FIG. 3 is a diagram of the reactive power as a function of the modulation of the tapping section.
FIG. 1 shows at 1 and 2 the two terminals of the HV DC line. The tapping station is switched into the run of the terminal pole l; the station consists of four variable converter bridges 3, 4, 5 and 6, connected in series on the DC side and carrying the total current of the I-IV DC transmission flowing through the pole 1. The current converter bridges 3 to 6 are supplied in the AC side each by a secondary winding 7, 8, 9 and 10 of a common current converter transformer. The primary winding 11 is connected by a power switch 12 to a threephase current network 13 into which energy is to be supplied, or from which it is to be taken. The windings 7 to 10 of the converter transformer are circuited alternatively in star and delta to achieve a 12 pulse reaction to the three-phase current network 13.
The isolating switches 14 to 16, shown in FIG. 1, serve to switch the tapping station into the line tenninal 1. The dotted line connections and the isolating switches 17 to 23 are necessary where the tapping station is also to be switched into the line terminal 2, or where the direction of the current in the line terminals changes. For switching the tapping station into the line terminal I, with the current flowing from left to right in FIG. 1; the switches l4, 15, 20, 22 and 19 are closed, the other switches are open. In detail, the switch arrangement is as follows: The two isolating switches 16 and 19 are positioned in the lines of terminals 1 and 2 and isolate them. At both ends 24 and 25 of the tapping station, two switches are connected which make possible the pole reversal of the station. The connection in the terminals 1 and 2 is formed by the isolating switches 14 and 15, and 17 and 18, respectively. If, for example, the current flow in the line terminal 1 were in the other direction, the switches 14, 15, 21, 24 and 19 would be closed and all others open. The other switches serve for the two cur rent directions in the line terminal 2, when the station is switched into the same. These possibilities of switching with different directions of current flows are particularly advantageous, for example, if a change in the direction of energy is to be carried out by pole reversing switches in a HV DC transmission cable link. The switching of the tapping station at choice into one or the other terminal of the HV DC transmission link makes it possible to maintain the station in operation even if the other pole must be switched off for reasons of breakdown or for other reasons.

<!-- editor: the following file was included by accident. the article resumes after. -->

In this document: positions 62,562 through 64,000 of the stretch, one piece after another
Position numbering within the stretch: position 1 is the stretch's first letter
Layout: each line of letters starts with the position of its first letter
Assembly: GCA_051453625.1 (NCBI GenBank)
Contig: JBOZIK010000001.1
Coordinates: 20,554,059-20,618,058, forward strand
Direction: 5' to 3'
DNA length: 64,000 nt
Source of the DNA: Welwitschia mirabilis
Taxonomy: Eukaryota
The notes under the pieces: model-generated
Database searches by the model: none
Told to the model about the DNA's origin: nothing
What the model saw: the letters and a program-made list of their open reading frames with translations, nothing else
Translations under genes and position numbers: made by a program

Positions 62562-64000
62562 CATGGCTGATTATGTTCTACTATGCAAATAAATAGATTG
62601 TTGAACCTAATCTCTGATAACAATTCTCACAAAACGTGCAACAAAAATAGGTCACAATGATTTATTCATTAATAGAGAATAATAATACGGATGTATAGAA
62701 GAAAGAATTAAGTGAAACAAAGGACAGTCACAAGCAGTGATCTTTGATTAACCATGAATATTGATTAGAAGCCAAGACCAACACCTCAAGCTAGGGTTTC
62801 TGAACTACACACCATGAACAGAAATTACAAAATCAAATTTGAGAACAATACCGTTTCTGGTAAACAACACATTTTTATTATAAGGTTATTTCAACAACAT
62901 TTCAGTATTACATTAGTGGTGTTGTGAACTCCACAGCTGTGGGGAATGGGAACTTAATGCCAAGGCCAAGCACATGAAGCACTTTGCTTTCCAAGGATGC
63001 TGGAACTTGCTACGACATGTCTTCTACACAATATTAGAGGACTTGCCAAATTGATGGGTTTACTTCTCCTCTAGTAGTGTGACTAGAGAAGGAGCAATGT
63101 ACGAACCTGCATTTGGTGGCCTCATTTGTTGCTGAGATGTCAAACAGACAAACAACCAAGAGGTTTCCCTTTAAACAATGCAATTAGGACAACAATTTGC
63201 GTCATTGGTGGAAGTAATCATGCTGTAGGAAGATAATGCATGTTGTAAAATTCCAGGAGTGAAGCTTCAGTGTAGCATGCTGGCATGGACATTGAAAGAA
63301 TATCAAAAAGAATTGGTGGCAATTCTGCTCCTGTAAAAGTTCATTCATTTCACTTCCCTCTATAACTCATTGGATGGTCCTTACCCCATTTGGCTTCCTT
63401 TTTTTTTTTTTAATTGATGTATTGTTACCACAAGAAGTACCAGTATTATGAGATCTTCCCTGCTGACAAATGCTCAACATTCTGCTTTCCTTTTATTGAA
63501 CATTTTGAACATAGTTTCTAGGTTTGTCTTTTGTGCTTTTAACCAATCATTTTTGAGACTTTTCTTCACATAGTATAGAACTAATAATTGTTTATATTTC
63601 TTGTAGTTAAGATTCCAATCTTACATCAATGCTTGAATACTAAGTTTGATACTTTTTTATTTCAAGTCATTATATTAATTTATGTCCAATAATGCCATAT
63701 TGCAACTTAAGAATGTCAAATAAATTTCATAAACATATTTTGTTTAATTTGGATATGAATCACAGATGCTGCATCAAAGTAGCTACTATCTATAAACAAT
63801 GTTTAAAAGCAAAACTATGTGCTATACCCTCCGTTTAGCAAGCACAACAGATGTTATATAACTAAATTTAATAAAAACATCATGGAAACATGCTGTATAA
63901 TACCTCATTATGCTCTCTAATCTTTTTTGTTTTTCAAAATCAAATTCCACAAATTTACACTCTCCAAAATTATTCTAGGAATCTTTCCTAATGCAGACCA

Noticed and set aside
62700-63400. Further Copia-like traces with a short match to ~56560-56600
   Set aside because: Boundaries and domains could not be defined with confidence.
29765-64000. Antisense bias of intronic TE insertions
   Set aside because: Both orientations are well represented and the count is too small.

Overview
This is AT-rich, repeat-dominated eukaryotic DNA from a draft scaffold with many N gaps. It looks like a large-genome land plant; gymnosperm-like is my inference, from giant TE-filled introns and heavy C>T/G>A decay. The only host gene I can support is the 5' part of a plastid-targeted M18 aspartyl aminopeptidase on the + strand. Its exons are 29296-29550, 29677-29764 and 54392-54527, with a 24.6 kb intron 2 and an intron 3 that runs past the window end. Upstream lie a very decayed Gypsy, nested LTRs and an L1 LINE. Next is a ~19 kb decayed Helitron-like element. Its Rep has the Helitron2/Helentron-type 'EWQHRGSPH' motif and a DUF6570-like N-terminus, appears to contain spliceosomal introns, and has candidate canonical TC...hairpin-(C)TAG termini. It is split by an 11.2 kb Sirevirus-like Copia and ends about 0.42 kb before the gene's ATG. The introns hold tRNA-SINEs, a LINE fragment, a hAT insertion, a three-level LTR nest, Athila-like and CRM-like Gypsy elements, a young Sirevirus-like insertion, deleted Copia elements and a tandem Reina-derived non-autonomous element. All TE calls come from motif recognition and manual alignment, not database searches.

The adjustment of the power which may be exchanged through the tapping station is effected by means of the voltage adjusted in the converter bridges by means of the grid control, because the direct current in the HV DC transmission and thus also in the bridges is fixed. The magnitude and the polarity of the voltage are determined by the control device, in that the converter bridges are modulated in the inverter range when energy is extracted, and in the rectifier range when it is fed in. The total voltage of the tapping station results from the addition of the individual voltages in the converter bridges. If, for example, in the construction of FIG. 1, the bridges 3 and 4 are modulated at maximum as inverters and the bridges 5 and 6 as rectifiers, the total voltage is zero; if the inverter bridges remain at maximum modulation and the rectifier bridges are reversed into the inverter range, the addition of the four individual voltages gives the maximum inverter voltage, i.e,. the maximum inverse voltage at the tapping station. This represents the case of the maximum power which can be taken from the HV DC transmission. If the inverter groups are modulated at maximum into the rectifying range, the maximum power to be fed into the I-IV DC installation is achieved. By correspondingly adjusting the control angle, all intermediate positions may be produced between maximum extracted power, no power exchange, and maximum feed-in. In addition to adjusting the total voltage at the tapping station, according to the invention the bridges are also so controlled that the reactive power requirement is as low and constant as possible. In order to keep the reactive power as low as possible, only one of the four converter bridges shown in the embodiment is controlled, and its control angle changed according to the requirements, whilst the control angles of the remaining three bridges are kept constant. If this one bridge reaches, during the adjustment of the voltage, the limits of the control range a=0 or 'y=ymin, then the corresponding control angle is kept constant and the voltage is changed further by means of the control angle of the converter bridge which now takes over. This type of control can be called sequential control.